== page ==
Some EKG technicians are students enrolled in 2-year programs to become technologists, working part-time to gain experience and make contact with employers. For technicians who perform Holter monitoring, on-the-job training may last 18 to 24 months. A final exam prepares students for the ASPT and EKG Technician exam in addition to other national certifications. Courses like these cover subjects in detail such as the role and function of the EKG technician and legal aspects of medicine. Additional courses examine:
- Medical terminology: electrocardiography
- Anatomy of the heart and blood vessels
- Electrical conduction system
- EKG strip analysis, rhythms and interpretation
- Artifacts, tracing and troubleshooting
One-year programs for basic EKGs, Holter monitoring, and stress testing are also available and can be used as an alternative to on-the-job training. School programs often consist of 50 hours, during which students practice with equipment and perform hands-on labs that introduce function and use of EKG machines, and normal anatomy of the chest wall for proper 12-lead placement.
Most cardiovascular technicians work in hospitals, according to the U.S. Bureau of Labor Statistics (BLS). They also find work in outpatient centers, laboratories and doctors' offices. The work environment is stressful, as some patients face grave conditions. Take note that EKG technicians who are not credentialed are less desirable to employers.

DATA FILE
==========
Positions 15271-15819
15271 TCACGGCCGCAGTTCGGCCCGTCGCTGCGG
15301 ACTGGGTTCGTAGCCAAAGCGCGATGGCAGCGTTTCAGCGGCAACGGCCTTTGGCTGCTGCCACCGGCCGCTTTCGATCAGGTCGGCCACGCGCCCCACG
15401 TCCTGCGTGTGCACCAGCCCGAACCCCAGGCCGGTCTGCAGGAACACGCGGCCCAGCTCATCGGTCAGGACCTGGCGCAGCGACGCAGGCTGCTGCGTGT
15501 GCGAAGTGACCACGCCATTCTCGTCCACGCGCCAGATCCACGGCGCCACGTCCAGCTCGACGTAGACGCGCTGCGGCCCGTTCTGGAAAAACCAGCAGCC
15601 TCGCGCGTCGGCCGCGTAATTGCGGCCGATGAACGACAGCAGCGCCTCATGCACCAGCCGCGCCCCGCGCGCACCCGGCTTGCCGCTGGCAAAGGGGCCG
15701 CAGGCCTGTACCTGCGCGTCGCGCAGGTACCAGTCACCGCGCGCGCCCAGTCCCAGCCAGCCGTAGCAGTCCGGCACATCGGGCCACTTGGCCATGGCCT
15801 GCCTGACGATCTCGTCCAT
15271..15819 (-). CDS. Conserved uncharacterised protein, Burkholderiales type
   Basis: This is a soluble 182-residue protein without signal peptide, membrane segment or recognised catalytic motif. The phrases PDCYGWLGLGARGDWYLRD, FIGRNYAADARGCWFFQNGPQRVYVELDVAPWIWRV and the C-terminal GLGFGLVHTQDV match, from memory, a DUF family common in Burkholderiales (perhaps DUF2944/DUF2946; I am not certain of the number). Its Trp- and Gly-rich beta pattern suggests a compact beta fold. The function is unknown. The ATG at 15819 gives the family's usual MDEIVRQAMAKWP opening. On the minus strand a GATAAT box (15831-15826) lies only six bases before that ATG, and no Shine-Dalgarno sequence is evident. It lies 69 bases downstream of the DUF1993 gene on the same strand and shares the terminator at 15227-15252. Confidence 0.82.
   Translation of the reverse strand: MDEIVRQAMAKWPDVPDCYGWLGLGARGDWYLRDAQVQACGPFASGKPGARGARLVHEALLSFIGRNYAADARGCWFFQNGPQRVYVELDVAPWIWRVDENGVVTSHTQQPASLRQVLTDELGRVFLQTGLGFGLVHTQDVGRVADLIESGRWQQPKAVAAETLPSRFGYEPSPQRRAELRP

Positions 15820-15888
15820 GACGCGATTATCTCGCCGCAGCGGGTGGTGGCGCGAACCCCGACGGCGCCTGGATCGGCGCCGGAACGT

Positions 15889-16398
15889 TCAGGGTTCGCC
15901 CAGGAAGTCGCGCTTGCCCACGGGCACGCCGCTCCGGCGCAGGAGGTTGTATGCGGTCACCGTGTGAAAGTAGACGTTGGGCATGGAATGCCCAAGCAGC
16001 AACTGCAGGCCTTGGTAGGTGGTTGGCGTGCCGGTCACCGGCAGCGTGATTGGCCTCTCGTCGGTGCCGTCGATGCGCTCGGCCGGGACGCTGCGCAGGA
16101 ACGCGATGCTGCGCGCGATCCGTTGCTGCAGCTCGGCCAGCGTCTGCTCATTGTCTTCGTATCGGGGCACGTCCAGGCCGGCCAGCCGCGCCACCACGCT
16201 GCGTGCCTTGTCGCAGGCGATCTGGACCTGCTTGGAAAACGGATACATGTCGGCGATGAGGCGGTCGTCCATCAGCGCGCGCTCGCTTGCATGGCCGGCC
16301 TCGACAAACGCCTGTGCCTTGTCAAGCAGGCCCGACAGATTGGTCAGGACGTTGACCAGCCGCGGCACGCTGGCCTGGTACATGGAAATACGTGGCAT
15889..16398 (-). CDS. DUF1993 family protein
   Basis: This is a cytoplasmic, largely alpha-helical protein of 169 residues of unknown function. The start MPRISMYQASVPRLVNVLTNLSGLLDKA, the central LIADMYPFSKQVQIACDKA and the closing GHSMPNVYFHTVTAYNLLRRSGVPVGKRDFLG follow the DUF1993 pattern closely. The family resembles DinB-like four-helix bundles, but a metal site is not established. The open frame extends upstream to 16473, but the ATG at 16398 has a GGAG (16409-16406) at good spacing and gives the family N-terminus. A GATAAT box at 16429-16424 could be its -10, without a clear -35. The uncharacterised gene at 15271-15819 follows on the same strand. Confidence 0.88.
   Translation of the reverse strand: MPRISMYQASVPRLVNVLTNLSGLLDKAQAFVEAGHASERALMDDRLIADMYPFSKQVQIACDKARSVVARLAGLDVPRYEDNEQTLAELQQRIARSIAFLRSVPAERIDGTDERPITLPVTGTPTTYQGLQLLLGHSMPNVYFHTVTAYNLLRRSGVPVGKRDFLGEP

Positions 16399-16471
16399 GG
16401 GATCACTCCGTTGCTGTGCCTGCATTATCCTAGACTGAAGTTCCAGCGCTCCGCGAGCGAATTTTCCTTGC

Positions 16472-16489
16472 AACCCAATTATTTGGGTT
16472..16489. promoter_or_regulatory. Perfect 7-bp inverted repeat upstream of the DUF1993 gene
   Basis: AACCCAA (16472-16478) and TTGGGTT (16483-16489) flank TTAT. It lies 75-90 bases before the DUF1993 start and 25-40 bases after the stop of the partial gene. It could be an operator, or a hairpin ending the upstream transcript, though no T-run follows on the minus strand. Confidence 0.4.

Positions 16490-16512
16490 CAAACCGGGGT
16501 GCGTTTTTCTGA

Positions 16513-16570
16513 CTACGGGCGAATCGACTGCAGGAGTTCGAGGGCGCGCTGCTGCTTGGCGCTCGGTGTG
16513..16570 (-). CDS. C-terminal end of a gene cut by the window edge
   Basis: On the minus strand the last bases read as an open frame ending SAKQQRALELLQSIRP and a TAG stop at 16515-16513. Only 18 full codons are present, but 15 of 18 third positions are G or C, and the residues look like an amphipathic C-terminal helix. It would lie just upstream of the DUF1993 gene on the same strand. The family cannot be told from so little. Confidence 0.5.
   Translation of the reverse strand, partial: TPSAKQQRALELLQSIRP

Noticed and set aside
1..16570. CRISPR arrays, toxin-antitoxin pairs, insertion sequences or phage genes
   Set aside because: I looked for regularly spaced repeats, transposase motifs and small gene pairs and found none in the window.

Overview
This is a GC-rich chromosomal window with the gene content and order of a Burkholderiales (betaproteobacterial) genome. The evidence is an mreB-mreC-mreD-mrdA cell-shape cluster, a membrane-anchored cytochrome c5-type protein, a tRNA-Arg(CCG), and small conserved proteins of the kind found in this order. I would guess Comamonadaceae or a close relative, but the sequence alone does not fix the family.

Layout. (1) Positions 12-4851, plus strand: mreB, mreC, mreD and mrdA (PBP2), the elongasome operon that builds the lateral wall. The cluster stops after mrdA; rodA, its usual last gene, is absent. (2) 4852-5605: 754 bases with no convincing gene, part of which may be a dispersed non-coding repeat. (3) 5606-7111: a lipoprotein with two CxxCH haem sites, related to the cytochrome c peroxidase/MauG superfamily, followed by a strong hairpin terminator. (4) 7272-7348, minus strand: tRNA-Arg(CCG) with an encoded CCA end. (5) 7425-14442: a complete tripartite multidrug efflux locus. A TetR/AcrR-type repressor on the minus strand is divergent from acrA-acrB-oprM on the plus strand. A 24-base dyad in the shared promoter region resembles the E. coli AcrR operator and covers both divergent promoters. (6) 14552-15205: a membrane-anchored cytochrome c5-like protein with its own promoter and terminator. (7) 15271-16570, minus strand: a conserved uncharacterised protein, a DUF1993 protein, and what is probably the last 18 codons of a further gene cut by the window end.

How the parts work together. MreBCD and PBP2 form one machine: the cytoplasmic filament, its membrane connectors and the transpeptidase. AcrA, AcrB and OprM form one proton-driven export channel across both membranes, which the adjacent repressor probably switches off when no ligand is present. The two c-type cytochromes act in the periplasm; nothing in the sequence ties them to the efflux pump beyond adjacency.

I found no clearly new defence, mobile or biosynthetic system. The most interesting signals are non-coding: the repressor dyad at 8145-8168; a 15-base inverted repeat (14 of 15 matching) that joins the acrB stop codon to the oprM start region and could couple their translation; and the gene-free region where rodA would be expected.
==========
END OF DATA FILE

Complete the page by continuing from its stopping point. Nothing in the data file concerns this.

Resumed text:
Employment Outlook and Salary
Employment of cardiovascular technicians and technologists may increase 22% for the years 2014 through 2024, according to the U.S. Bureau of Labor Statistics. These workers held about 51,400 jobs in 2015, and they made a median annual wage of $54,880 (www.bls.gov).
Individuals interested in becoming cardiovascular technicians might receive on-the-job training, complete a one-year certificate program or a two-year associate's program, depending on what their exact career goals are. Essential course topics include test analysis, anatomy, equipment operation and heart diseases. Certification is voluntary, but preferred by many employers.